While CHES is permanent, it’s not mobile-friendly and is available only to people with a certain ID card. Users can’t record audio or video meetings, and CHES limits interaction between Pentagon agencies. So the Pentagon came up with a temporary solution for the entire DOD known as Commercial Virtual Remote, which launched March 27.

“CVR provides users with a temporary Microsoft [Office 365] collaboration suite solution, consisting of tools such as Teams, SharePoint, Word, Excel, PowerPoint, and Microsoft OneDrive cloud storage capability,” according to an Air Force document explaining the differences between CVR and CHES. 

CVR can be accessed from any device, without a VPN connection or a service member ID, and offers voice, video chat, file sharing, and more. It’s now available to 740,000 Air Force accounts.

Fay said CVR let him host a “seamless” tabletop exercise with more than 100 people around the globe using video conferencing with breakout rooms. Others are using teleworking software for everything from change-of-command ceremonies to industry days to digital happy hours.

But there’s a hitch: CVR expires in September.

“This service will only be accessible for the length of the COVID-19 crisis (six months). The licenses will expire on 15 Sept 2020, at which time all Teams, chats, channels, and files saved in the CVR environment will be erased and sanitized,” the document said. “There will be NO enterprise mass migration of data—users will be responsible for data migration, and will receive an email at least two weeks prior to termination of the CVR environment to do so.”

That prospect is dissuading some Airmen from embracing software that could make their lives easier in the short term.

“At this point, if it’s going to be only a temporary thing, I won’t use it,” the Air Force officer said. “Not worth the effort to transition to something that’s going to disappear in a couple months.”

Brig. Gen. Chad Raduege, Air Combat Command’s chief information officer and director of cyberspace and information dominance, calls that feeling “app fatigue.” CVR is unifying the armed forces, he said, and the Air Force owes it to its Airmen to continue CVR past the pandemic and stop jumping from software to software.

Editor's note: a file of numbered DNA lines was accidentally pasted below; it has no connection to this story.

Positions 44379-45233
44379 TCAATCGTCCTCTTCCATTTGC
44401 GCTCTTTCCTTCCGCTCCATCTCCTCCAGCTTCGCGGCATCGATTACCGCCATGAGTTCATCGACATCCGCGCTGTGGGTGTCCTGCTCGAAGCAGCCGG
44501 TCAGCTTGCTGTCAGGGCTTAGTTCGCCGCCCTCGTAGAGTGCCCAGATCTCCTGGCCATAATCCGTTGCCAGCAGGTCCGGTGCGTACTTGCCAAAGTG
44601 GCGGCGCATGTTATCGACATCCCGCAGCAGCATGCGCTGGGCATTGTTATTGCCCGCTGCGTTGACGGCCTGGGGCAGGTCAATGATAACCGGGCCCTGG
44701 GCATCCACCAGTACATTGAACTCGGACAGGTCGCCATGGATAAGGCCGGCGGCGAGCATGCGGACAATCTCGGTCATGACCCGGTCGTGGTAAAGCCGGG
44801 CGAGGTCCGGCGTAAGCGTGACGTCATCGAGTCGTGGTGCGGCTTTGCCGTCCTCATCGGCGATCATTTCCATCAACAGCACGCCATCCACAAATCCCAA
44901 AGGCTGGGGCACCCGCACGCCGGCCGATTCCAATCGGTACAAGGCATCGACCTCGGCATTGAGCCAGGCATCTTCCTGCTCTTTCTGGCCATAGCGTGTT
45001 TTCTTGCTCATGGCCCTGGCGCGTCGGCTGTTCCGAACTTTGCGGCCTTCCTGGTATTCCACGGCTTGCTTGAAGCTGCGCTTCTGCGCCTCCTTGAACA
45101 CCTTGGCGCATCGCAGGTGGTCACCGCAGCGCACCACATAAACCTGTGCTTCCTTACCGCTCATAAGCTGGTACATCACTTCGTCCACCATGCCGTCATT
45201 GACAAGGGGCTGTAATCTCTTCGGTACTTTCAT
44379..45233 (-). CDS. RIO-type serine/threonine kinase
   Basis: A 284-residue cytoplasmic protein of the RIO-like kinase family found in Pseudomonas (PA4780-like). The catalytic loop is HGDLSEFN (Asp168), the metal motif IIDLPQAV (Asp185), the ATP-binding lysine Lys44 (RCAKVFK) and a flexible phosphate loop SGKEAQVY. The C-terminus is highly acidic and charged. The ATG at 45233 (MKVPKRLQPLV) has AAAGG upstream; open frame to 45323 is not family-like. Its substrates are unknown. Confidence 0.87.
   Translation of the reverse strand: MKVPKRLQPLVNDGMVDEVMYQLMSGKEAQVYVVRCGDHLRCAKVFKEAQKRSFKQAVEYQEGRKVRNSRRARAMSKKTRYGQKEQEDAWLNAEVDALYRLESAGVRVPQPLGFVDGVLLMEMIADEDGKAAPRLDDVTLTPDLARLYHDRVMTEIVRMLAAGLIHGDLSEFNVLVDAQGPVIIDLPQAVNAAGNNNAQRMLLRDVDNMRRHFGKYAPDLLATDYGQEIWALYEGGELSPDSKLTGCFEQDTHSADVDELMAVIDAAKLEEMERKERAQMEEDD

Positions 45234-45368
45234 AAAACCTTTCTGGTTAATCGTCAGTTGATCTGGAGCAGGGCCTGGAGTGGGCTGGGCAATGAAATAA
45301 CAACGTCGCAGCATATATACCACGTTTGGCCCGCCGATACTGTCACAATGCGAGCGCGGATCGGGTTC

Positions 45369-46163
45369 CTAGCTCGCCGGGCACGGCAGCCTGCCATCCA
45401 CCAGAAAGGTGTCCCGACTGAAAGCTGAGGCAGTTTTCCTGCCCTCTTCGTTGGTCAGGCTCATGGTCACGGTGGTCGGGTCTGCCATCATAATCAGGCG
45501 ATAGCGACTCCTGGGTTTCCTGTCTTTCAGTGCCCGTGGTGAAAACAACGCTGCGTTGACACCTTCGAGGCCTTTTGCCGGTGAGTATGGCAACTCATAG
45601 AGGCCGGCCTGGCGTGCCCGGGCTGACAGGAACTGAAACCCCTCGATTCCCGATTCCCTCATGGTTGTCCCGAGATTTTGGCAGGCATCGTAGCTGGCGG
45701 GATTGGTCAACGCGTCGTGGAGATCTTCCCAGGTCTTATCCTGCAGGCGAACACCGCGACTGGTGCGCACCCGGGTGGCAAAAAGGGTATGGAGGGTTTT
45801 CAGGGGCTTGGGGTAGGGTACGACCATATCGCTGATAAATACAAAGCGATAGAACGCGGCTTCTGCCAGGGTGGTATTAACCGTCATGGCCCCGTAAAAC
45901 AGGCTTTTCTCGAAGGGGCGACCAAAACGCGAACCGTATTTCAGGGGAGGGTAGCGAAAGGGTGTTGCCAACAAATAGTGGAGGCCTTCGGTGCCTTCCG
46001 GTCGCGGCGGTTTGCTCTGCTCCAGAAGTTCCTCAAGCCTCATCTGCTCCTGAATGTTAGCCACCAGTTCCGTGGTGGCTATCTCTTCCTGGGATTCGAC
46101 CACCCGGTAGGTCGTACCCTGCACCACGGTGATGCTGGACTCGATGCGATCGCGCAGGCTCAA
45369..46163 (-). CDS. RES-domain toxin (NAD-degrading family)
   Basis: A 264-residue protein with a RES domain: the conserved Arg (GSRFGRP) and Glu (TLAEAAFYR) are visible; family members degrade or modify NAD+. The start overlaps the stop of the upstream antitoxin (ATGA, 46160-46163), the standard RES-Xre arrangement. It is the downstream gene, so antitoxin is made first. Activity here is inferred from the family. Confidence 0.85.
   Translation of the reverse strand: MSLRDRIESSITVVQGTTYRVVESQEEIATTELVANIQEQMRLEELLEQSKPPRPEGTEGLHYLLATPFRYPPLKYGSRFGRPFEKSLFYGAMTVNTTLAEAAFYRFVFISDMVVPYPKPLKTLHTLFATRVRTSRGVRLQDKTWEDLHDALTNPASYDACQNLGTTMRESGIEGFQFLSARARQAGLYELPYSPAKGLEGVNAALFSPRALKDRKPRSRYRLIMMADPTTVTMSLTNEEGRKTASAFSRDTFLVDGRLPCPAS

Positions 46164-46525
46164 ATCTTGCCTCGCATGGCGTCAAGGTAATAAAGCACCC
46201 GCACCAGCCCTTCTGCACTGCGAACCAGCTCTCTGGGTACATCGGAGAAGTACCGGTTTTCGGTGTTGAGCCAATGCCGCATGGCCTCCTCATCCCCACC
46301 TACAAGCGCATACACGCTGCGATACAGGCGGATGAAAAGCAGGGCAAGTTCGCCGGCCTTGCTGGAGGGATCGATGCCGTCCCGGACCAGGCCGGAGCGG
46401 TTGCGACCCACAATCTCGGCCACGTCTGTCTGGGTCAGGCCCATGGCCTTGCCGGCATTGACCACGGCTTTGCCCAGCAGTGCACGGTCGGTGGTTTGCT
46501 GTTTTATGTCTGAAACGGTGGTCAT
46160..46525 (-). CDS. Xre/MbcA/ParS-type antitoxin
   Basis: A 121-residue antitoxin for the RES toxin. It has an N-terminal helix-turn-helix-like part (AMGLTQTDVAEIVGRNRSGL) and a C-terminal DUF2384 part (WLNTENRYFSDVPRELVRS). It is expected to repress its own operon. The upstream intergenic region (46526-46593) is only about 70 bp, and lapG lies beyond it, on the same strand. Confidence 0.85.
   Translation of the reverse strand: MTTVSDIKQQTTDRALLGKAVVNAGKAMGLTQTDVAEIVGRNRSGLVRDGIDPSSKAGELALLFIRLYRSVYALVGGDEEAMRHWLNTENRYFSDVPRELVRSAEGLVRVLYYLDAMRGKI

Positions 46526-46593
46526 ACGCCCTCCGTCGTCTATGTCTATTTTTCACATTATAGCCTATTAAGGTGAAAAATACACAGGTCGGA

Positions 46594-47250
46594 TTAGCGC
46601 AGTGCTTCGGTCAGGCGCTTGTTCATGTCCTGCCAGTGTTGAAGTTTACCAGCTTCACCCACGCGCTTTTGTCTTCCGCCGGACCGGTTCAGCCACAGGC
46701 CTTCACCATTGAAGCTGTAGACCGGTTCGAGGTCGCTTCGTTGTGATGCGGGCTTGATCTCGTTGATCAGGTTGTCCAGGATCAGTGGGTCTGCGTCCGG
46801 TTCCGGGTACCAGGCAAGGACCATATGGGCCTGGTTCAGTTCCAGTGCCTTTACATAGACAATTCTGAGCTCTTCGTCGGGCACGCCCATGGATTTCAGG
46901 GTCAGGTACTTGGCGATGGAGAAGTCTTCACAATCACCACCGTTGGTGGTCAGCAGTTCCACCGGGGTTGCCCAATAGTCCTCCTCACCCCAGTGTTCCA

ACC has communicated that message to Air Force leaders, and Hatcher said the Pentagon is reevaluating its plan for CVR.

“In terms of coming up with a transition plan, there are options that are being looked at at the OSD level for us to continue to be able to use it,” Hatcher said. “The voices are loud and clear to us that we can’t go back. … We just want to capitalize on this opportunity to continue to push this tech envelope that we’ve been doing, that allows our folks to be productive from home.”

Hardware solutions are also in the mix. Air Force acquisition boss Will Roper wants to provide as many as 4,000 DeviceONE-enabled laptops that connect to classified DOD networks and Air Force cloud storage. DeviceONE is part of the Air Force’s networking vision known as the Advanced Battle Management System. 

The Air Force Research Laboratory developed DeviceONE through its SecureView classified networking program, which has been deployed to more than 12,000 users across the U.S. government since 2011. The jump kits are a combination of a virtual desktop that stores classified information, a network that lets users access the data from almost anywhere, and a commercial laptop. Materials cost less than $2,500 per person, according to AFRL.

“The first round of these specific DeviceONE ‘jump kits’ have been fielded to 40 users across AFRL, [Pacific Air Forces], and other users in the Air Force,” an AFRL spokesman said April 22.

Roper said key leaders would be among the first to receive a DeviceONE unit, which ideally would let users work from home rather than go into an office to handle secret-level information on specialized computers or in a Sensitive Compartmented Information Facility. Other units would be spread among USAF program offices.

“We’ve ordered 50 and have plans to order 400. We would like to order 4,000,” Roper told reporters in April. “We need funding to do that and there are a lot of things that need funding.” 

As Air Force networks get more crowded, they also become more vulnerable to attack. Shwedo said DOD has seen a rise in “spear phishing,” or attempts to steal sensitive information by getting people to click on malicious links. The department is getting better at understanding how those phishing attempts work and where they come from, Shwedo said.